Gravity: Alfonso Cuarón’s outer space thriller is about as close as I got to an ah-ha moment this year. It isn’t a flawless film, but it’s a breathtaking film—and, once you get into it, an absolutely engrossing film, too—one that’s well worth the extra investment to see it in IMAX 3D.
I’ll admit that I had a tough time putting together a complete Top 10 list. I did not, however, have a hard time coming up with 10 movies for my Bottom 10 list. In fact, I could have happily made it a Bottom 15 or maybe Bottom 20. But let’s just keep it at 10, shall we?
Here’s my list of 10 movies that made my head hurt this year.
Paradise: As a screenwriter, Diablo Cody has become well-known for her quick wit and snappy hipster dialogue. As a first-time director, she cranked out a tedious and heavy-handed film that’s surprisingly bland.
Baggage Claim: I don’t even know where to begin with this one. The laughably old-fashioned message that a woman needs to get married—by the time she’s 30, no less—to make her life worth living? The ridiculous clichés? The painfully awkward performances? Or maybe the fact that none of the story makes any sense? Well...you get the idea.
Free Birds: A Thanksgiving-themed animated adventure about turkeys—great idea, right? Um, wrong. Somewhere in here, there’s an interesting concept, the resulting film is random and rambling and not very funny.
Charlie Countryman: Ah, Shia LaBeouf. Once upon a time, he was just a cute Disney Channel kid. Then he made flashy Transformers movies. Now he’s plagiarizing comics and trying to get some indie hipster cred by playing some troubled guy who talks to ghosts and travels to Bucharest. Sadly, his performance proves that he’s about as deep and serious as a Michael Bay movie.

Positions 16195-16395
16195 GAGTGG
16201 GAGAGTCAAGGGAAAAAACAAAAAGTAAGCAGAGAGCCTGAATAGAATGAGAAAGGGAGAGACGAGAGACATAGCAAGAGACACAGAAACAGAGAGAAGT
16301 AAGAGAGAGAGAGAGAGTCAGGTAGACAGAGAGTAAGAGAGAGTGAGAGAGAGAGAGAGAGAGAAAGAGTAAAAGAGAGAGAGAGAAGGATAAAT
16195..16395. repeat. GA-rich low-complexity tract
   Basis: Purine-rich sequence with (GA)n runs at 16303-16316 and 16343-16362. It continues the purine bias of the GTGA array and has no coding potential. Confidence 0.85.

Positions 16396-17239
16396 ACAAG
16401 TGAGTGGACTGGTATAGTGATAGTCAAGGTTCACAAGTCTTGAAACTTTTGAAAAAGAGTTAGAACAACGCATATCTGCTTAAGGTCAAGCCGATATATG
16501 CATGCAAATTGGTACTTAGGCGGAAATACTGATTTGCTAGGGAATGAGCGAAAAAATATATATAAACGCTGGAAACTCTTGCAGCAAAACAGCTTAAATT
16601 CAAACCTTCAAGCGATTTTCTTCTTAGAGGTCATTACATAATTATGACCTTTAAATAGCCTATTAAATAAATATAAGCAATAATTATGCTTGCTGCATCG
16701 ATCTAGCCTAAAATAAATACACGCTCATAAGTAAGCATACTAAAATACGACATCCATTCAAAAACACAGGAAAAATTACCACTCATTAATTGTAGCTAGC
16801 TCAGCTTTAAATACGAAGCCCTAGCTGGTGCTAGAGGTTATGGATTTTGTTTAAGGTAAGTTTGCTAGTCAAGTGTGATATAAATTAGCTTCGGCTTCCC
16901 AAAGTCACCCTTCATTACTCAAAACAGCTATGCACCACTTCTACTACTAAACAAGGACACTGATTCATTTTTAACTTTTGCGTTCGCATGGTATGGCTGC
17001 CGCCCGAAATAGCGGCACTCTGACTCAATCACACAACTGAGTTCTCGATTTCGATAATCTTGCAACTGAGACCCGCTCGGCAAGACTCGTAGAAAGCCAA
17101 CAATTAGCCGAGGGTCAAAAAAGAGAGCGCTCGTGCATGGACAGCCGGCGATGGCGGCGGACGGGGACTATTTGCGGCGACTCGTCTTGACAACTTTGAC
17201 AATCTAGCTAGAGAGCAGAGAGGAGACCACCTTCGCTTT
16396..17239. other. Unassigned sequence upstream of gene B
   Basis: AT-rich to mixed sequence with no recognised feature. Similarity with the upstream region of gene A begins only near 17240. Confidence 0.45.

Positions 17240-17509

Snitch: Dwayne Johnson movies tend to be action-packed guilty pleasures. Snitch, on the other hand, is generally slow and melodramatic and heavy-handed. Instead of a guilty pleasure, this dull and preachy drama is just plain guilty.
Hell Baby: Though I’m a big fan of horror-comedies, I found it nearly impossible to sit through this low-brow spoof—most likely because it’s neither horrifying nor comical. In fact, I’m pretty sure that the makers of this movie were the only ones how found it the slightest bit amusing.
Identity Thief: This was another big year for Melissa McCarthy—with a couple of big roles in major releases and a small part in The Hangover Part III. Sadly, however, those big roles were in random, obnoxious comedies like Identity Thief and The Heat (see below). McCarthy’s co-star, Jason Bateman, is the film’s only real redeeming quality—and the only thing keeping the film from showing up even lower on this list.
Getaway: I’ll be honest here: I was highly amused by this lengthy high-speed chase flick—but for all the wrong reasons. It’s spastic and predictable and absolutely, positively perplexing—almost as perplexing, in fact, as the casting. All these months later, I’m still amazed by the sheer insanity of this film.
You’re Next: I’m not sure what’s more bewildering about this film: the unnatural dialogue and awkward performances or the film’s strange, almost cult-like following. I just don’t see anything particularly brilliant about this dull and monotonous (and sometimes unintentionally funny) attempt at a home invasion thriller.
The Heat: I like the idea of a buddy cop comedy for chicks. I really do. And had The Heat been a clever comedy with likable characters and a charming cast, I’d probably be singing its praises. Unfortunately, though, it’s loaded with overcooked clichés, bad stereotypes, and irritating characters—and while it tries to shock audiences with its constant profanity, it’s really just crude for the sake of being crude. Some claim that there’s some kind of feminist message to be had here: that women can be just as tough and gritty and funny as men. But instead of making me feel empowered, it made me feel just slightly embarrassed to be a woman.
So there you have it...another year of Hollywood’s hits and misses, as seen from my slightly worn seat at my friendly neighborhood theater. Now, as we kick off a new year, it’s time to look ahead to another year of laughter, tears, action, thrills, and other exciting new cinematic adventures. And, as always, I’ll be here to share every last moment—the good, the bad, and the ugly—with you! Happy 2014, everyone!